September 28th, 2016

Stratford Core Strategy finally agreed

Stratford Core Strategy finally agreed Stratford Core Strategy finally agreed
Updated: 11:23 am, Jul 12, 2016

STRATFORD district long-term housing strategy has finally been agreed.

Members of Stratford District Council formally adopted the authority’s Core Strategy – the planning blueprint for sustainable future development in the district up to 2031 – at a meeting on Monday.

Council leader Chris Saint said: “Stratford District has reached a key stage in its planning history. This is what we have been working towards – providing the planning vision for the next 15 years across the district.

“I am very pleased that it won considerable support in the council chamber today (30 votes out of 32). It is such a relief to get cross-party support, as we all know how important this document is for the District.

“The district ouncil has invested considerable time and resources to get to this stage. I would personally like to thank Dave Nash and his Planning Policy team for all the work they have done in reaching this point.”

Highlights of the Core Strategy include:

* Housing requirement:

– given the scale of growth involved, acceptance of the public preference that it should include new settlements (now agreed at Gaydon Lighthorne Health and Long Marston Airfield) as well as dispersal to a significant number of existing towns and villages

* Employment site allocations:

– strategic employment allocations for Jaguar Land Rover and Aston Martin Lagonda at Gaydon

– allocations for employment land at Stratford-upon-Avon, Alcester and Southam

– an additional allocation at Atherstone Airfield, specifically to support Canal Quarter regeneration in Stratford-upon-Avon

– Wellesbourne Airfield retained for aviation activity

* Protection of the Green Belt and the Cotswolds AONB from inappropriate development.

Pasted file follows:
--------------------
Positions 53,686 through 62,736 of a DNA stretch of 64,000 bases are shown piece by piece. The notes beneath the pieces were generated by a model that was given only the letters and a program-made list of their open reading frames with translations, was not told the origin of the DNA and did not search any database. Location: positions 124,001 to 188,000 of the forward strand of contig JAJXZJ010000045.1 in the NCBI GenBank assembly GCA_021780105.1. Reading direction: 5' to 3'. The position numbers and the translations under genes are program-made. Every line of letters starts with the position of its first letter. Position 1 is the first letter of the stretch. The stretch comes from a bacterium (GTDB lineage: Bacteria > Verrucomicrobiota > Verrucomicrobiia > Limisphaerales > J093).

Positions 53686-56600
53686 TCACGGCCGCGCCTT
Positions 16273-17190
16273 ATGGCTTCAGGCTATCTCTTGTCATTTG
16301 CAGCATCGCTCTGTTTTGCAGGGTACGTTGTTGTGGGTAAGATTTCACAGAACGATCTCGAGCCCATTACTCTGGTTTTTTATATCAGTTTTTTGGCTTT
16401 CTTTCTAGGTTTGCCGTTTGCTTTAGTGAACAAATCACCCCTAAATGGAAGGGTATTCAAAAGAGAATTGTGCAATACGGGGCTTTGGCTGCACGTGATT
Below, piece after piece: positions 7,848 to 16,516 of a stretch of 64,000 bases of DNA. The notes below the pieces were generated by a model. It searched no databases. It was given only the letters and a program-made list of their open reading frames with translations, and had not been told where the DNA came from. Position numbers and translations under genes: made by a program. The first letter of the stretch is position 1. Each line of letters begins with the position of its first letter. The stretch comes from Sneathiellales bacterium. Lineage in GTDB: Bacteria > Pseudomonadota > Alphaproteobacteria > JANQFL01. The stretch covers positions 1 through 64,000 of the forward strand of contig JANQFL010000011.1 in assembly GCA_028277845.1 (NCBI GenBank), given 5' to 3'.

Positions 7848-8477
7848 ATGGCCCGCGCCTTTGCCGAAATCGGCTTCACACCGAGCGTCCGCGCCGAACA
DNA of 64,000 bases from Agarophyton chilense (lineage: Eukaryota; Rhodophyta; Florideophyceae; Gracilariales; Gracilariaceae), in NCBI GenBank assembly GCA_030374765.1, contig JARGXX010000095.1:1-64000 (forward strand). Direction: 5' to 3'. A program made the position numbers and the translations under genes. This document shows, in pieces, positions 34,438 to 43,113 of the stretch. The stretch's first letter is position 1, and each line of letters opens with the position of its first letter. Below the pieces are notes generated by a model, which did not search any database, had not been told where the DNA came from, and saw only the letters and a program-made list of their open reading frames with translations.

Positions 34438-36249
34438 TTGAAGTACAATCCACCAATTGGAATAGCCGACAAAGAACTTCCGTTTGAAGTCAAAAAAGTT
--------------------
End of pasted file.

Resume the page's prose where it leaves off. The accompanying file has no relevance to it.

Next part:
* Protecting the openness within the Areas of Restraint associated with major towns and villages and re-establishing the Special Landscape Areas in which the high quality of the landscape will be an important consideration when considering development proposals.

* Establishing fresh policies that seek to protect the natural and built heritage of the District whilst promoting high quality sustainable development in appropriate locations.

The blueprint was originally submitted to the government in September 2014 and a public examination was carried out by planning inspector Pete Drew in January last year.

A number of changes were made to the key planning document, which outlines where, when and how many houses will be built in the district by 2031, before a second public examination was undertaken at the start of this year.

Following on from the examination, council chiefs came up with some modifications they said were necessary to make the plan capable of adoption.

A six week public consultation on the modifications ended in mid-May and the comments were then forwarded to the inspector.

At the end of last month, he published his final report in which he ruled – subject to some further modifications being made – the document could officially be rubber-stamped by the council.

There will now be a six week period where the document could be subject to legal challenge.

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